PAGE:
05 July 2010

Luton - The Next Best Bet ?

The new coalition government has stated that it is not going to permit the building of a third runway at Heathrow airport nor second runways at Gatwick and Stansted airports.This is despite the fact that as long ago as 2003 it was recognised in the report "The Future of Air Transport " (16-12-03) that "two new runways will be needed in the South East over the next three decades." The government, however, is offering us none, or is it?

A brief comment should be made on why the announcement was made and in the terms used. The 2010 election was the one to be won at all costs by the Conservative Party. They had been out of power for 13 years and were desperate to regain it. The decision had already been made to cancel the third runway at Heathrow just because Labour supported it and it was a vote winner. The LibDem. attitude only reinforced the argument and so the coalition did not think twice about it - at least for the next 5 years(!!). Gatwick and Stansted were added to the list to satisfy the LibDems. though the decision certainly benefited the Tories since the two airports are in highly affluent True Blue country. Cost was not a reason at all because the runways would be privately financed. Noise and exhaust pollution were pushed as reasons but those are smoke screens. Reality would be different with stricter regulation and newer engine efficient aircraft being imposed as the only operable vehicles. The nimbys have won the day without even starting the battle - for a comparison the reactions started over HSR2 have been in True Blue Chiltern country. Thus go back to basics and fight one battle at a time.

What should be noted is what was left out of the statement. Luton airport is without doubt a London airport but it lies in the only Labour strongholds in the region. Thus this is the door left ajar for future use. It is also a potential vote provider, since (to quote the report again),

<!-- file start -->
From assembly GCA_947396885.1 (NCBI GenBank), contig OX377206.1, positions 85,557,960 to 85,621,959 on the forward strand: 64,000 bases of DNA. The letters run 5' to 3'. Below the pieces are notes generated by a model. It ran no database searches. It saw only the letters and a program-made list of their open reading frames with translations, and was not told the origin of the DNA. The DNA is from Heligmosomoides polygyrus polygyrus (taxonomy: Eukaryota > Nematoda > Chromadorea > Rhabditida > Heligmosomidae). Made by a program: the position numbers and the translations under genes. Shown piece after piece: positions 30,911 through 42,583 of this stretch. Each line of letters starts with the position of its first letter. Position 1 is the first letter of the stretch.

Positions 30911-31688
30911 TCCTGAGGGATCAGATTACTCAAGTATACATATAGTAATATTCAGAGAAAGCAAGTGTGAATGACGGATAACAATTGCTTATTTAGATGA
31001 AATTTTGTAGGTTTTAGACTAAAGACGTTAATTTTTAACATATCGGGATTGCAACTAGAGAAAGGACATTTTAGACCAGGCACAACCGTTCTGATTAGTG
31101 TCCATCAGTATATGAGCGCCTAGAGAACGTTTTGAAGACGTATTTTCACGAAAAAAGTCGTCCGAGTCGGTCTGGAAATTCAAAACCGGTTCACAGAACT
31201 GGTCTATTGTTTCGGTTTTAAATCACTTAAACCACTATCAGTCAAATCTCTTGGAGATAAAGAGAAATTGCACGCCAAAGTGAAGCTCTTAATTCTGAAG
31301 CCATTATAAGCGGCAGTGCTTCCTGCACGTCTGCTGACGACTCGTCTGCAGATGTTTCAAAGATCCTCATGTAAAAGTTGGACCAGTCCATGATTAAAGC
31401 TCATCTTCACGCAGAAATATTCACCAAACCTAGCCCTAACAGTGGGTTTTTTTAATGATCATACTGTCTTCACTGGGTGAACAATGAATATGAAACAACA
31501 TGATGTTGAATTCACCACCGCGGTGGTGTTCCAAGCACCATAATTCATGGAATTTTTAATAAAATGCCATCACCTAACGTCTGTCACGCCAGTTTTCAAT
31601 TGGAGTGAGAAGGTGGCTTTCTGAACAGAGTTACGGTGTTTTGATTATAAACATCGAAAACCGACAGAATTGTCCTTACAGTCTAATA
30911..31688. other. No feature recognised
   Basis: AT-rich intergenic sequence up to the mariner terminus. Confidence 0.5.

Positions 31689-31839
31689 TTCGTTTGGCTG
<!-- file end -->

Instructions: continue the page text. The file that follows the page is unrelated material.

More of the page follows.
"Luton/Dunstable is identified in Regional Planning Guidance as a Priority Area for Economic Regeneration and, along with Bedford, is designated as a Growth Area in the Communities Plan. The continued expansion of Luton Airport has the potential to play a key role in delivering employment-led growth in this area."  What better for the government than to show it is creating employment. Thus we come to the conclusion that Luton airport is going to be the solution of the runway needs for South East England.

However, political considerations are not the only factors. Even though  the report indicates that Luton was the last and least likely option for expansion, in the new circumstances other reasons come into play which make Luton much more attractive as an airport for expansion than any of the others.

1)- As we have already indicated Luton is an area ripe for development, especially since the decline of the auto industry. 
2)-There is an already electrified line from Bedford through Luton Parkway into central London and south to Brighton offering excellent connections both north and south of the Thames for a large number of potential clients.
3)-First Captial Connect trains run from Bedford through Luton to St.Pancras(for the services to Paris and Brussels) and south to Gatwick airport and Brighton.